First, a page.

As the film progresses, we’re introduced to the Losers’ Club as they gain new members, and try to enjoy their summer while juggling Billy’s (Georgie’s older brother) desire to keep looking for his brother, trying to avoid the violent older kids lead by the police chief’s son Henry, and actually having some summer fun.
It all starts to go a bit wrong when Pennywise starts popping up and filling their heads with scary visions – all depending on each character’s deepest fear. Beverly, the sole girl of the group, sees blood. Lots of it. A geyser of blood erupts from her bathroom sink and drenches the entire room and her. In an earlier scene we saw her looking anxious and confused at the prospect of buying sanitary products. So it’s no great leap to see what King’s trying to do here and it echoes parts of ‘Carrie’ – a girl starting puberty suddenly ends up covered in blood? Puberty hits the female body and all hell breaks loose. It’s a little hackneyed and I found myself rolling my eyes at the obviousness of it.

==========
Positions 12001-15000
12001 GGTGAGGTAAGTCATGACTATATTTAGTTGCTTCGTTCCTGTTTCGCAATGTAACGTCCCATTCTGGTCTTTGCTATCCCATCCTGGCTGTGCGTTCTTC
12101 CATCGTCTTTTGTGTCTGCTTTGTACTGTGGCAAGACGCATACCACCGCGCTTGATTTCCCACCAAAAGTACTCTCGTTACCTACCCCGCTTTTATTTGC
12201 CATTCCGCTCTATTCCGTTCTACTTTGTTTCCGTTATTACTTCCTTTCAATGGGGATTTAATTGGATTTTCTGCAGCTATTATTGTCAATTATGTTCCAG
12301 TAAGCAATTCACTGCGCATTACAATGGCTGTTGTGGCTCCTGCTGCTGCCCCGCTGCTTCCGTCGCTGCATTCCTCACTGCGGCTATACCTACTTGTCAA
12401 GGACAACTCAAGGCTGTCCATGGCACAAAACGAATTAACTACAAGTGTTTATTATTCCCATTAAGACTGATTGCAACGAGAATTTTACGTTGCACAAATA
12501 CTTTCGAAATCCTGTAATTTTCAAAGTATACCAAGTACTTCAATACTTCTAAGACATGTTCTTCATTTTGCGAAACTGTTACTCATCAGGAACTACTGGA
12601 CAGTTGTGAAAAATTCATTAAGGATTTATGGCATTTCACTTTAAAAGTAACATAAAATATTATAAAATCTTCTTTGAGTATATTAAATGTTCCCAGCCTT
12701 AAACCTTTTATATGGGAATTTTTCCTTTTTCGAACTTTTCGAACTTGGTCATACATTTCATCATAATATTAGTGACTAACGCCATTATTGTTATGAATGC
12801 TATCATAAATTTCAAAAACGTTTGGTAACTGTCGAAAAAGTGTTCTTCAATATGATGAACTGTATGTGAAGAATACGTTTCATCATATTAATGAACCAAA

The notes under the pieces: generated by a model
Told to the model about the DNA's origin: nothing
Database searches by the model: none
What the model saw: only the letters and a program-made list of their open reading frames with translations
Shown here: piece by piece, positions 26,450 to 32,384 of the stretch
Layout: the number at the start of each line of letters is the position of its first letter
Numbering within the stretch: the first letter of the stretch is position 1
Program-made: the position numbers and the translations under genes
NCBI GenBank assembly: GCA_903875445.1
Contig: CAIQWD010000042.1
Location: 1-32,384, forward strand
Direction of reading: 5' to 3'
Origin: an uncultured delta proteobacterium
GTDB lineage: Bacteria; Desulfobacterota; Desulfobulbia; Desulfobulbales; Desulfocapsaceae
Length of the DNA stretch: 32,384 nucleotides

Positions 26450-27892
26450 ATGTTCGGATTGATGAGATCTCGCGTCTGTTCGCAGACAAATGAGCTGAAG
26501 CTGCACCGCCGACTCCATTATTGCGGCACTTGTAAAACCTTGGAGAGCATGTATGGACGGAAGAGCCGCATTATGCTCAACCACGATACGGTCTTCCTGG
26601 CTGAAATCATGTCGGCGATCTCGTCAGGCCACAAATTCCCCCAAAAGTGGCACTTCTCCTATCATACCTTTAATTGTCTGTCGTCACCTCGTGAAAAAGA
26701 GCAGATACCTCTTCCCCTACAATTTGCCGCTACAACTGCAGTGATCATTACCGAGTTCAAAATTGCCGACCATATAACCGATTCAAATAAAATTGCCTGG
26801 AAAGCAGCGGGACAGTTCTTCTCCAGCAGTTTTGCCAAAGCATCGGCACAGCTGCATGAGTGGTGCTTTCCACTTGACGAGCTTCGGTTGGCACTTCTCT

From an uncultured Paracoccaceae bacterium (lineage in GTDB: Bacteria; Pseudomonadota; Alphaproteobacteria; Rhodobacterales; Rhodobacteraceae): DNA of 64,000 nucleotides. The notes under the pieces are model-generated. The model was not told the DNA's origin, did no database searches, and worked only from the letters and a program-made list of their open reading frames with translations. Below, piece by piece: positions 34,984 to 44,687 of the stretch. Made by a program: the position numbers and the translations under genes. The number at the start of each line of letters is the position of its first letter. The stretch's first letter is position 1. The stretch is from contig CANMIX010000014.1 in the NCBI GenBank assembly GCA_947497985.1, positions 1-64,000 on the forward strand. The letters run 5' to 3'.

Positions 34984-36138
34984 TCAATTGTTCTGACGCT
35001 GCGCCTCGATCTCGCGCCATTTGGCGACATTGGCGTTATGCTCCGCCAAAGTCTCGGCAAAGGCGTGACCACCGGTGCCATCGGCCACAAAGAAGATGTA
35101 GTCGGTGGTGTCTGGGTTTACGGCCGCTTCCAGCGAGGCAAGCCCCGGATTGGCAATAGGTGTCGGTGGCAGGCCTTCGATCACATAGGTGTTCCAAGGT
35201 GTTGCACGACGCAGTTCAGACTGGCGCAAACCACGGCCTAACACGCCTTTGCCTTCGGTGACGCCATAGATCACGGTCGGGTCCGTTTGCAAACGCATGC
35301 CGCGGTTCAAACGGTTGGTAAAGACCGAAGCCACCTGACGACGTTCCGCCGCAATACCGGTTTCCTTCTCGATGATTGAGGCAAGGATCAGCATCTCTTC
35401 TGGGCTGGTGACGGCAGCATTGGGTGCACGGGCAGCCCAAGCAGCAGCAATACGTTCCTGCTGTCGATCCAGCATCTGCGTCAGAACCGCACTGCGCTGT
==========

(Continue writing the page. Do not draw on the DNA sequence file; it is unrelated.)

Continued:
Through some town research the kids realise that terrible things happen every 27 years, which usually involves the deaths or disappearances of a lot of children. They figure out everything links back to an old well that dates back to the founding of the town as a mining camp. Where the well stood is now a big creepy, derelict, old house, which is where one of them previously saw Pennywise.
So Billy charges off thinking he’ll find Georgie, he persuades two of the others to go into the house with him; while they’re there, Billy spots the old well in the basement. They get separated, injured and all have to retreat. For a while, they disband, blaming Billy for nearly getting them all killed.
Billy and Beverly are a little sweet on each other, so they plan to meet up, however when trying to leave Beverly’s disgusting abusive father tries to stop her leaving and in the ensuing fight she clocks him around the head with the cistern lid from the toilet. Enter Pennywise, Exit Beverly. Billy gets suspicious when she doesn’t show to their meeting, heads to her flat, spots the dead dad and when he can’t find Beverly, concludes ‘it’ got her.